The reasons students cheat are complex and not necessarily just “a bad person doing a bad thing.” Often students cheat as the result of an interaction between elements of human nature and the current context. When stress levels are high and students don’t feel invested in the learning, cheating increases. But decades of research tells us that student cheating can be curtailed when the learning environment and classroom cultures encourage integrity.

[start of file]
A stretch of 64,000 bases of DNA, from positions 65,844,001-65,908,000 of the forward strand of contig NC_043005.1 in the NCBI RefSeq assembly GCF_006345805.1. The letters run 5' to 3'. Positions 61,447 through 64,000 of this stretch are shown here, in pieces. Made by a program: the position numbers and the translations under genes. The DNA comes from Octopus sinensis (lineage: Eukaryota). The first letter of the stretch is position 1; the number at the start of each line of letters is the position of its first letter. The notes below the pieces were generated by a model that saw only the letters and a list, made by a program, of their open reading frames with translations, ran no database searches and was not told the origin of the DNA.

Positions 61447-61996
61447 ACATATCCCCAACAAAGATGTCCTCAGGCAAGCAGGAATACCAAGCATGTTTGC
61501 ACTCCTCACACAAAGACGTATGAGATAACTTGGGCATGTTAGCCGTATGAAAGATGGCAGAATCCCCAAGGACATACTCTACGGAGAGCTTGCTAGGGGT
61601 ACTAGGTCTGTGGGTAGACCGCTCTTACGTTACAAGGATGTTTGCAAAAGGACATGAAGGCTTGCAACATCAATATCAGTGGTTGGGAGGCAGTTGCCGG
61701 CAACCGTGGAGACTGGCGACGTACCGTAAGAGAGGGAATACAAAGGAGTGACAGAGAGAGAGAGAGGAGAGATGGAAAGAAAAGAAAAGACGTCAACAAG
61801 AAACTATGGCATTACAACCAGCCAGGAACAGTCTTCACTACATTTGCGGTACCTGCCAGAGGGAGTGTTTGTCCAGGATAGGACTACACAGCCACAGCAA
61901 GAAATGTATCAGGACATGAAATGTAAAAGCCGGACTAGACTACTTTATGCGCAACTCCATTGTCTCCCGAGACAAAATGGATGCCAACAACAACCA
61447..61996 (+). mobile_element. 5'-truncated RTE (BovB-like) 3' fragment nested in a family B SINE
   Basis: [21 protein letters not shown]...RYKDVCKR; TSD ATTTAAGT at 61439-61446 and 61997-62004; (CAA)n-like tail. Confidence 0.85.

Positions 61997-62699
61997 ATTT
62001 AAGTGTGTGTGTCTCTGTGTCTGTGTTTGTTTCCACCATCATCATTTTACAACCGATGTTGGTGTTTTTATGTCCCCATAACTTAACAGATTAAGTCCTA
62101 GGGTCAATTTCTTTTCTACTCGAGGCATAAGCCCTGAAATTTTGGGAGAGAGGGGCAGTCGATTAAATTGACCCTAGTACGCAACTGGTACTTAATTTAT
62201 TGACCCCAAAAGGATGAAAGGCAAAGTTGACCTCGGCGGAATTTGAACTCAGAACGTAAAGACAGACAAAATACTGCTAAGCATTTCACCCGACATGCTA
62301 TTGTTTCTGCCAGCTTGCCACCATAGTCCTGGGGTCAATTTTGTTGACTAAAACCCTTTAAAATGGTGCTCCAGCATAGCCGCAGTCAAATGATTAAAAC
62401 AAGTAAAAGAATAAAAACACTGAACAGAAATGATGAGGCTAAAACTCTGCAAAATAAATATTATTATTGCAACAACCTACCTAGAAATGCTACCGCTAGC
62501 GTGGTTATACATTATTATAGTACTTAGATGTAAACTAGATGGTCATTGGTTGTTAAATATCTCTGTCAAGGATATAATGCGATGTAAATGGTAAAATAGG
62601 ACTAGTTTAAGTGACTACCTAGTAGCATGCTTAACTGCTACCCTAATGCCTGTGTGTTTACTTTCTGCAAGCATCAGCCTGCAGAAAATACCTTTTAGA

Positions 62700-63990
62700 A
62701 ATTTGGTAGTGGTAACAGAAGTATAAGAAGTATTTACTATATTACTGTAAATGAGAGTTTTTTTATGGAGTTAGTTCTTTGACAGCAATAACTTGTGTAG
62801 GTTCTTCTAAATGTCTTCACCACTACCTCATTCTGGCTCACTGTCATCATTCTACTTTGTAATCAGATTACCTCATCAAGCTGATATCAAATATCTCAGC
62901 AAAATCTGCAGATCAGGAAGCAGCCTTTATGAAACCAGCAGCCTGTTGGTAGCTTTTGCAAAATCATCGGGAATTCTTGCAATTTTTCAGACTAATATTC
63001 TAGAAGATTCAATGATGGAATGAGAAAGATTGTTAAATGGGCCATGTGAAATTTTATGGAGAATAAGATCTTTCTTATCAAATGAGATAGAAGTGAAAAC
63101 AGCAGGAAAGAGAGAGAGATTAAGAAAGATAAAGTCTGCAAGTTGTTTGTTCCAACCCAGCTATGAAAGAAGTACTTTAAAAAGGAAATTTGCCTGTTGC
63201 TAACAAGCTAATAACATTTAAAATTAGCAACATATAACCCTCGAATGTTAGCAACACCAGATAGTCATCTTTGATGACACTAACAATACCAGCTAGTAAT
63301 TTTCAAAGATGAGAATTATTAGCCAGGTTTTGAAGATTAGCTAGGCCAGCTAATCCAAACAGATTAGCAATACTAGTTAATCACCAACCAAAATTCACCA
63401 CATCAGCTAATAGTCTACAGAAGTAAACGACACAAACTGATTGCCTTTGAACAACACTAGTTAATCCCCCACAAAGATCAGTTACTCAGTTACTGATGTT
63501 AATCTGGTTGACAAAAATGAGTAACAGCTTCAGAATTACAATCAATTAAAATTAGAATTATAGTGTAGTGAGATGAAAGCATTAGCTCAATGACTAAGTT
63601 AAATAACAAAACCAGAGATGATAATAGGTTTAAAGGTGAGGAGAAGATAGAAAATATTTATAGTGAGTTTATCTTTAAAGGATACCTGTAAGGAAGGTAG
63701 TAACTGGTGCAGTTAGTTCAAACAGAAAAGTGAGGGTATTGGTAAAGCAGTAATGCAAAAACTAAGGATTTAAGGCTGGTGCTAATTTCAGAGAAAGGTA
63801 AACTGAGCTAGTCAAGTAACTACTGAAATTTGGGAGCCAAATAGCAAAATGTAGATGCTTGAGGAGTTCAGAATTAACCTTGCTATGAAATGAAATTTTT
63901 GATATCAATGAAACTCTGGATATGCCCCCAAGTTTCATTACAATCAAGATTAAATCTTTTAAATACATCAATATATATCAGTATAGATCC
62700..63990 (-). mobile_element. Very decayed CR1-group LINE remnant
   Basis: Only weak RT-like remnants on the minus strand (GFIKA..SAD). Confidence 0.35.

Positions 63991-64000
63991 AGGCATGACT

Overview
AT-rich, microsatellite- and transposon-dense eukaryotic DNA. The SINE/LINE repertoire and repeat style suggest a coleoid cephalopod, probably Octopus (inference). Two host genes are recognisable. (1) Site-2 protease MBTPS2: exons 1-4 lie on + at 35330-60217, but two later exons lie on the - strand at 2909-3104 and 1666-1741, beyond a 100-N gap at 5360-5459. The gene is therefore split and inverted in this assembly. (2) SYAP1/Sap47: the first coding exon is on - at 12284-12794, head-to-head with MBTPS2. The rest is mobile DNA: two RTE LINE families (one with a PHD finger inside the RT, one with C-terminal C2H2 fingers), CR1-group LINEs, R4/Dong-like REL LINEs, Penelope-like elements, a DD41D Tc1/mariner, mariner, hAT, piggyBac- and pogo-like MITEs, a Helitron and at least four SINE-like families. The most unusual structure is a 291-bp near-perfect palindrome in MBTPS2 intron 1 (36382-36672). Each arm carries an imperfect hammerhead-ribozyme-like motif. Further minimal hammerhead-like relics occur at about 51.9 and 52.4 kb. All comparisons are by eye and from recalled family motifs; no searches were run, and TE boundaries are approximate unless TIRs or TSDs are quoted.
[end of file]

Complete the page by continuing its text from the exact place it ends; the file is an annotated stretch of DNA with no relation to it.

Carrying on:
Academic Integrity is the commitment to six fundamental values: honesty, respect, responsibility, fairness, trust, and courage. Creating a culture of academic integrity that endures — even in the face of adversity — requires commitment by instructors, students, and the institution to support “intellectual accomplishments that are worthwhile, significant, and meaningful.”
When students perceive that assessments are fair and honestly assess their learning, they become more invested in the work and are less likely to cheat. These authentic assessments engage students in “worthy problems or questions of importance” that require they apply knowledge “effectively and creatively” to real-world tasks.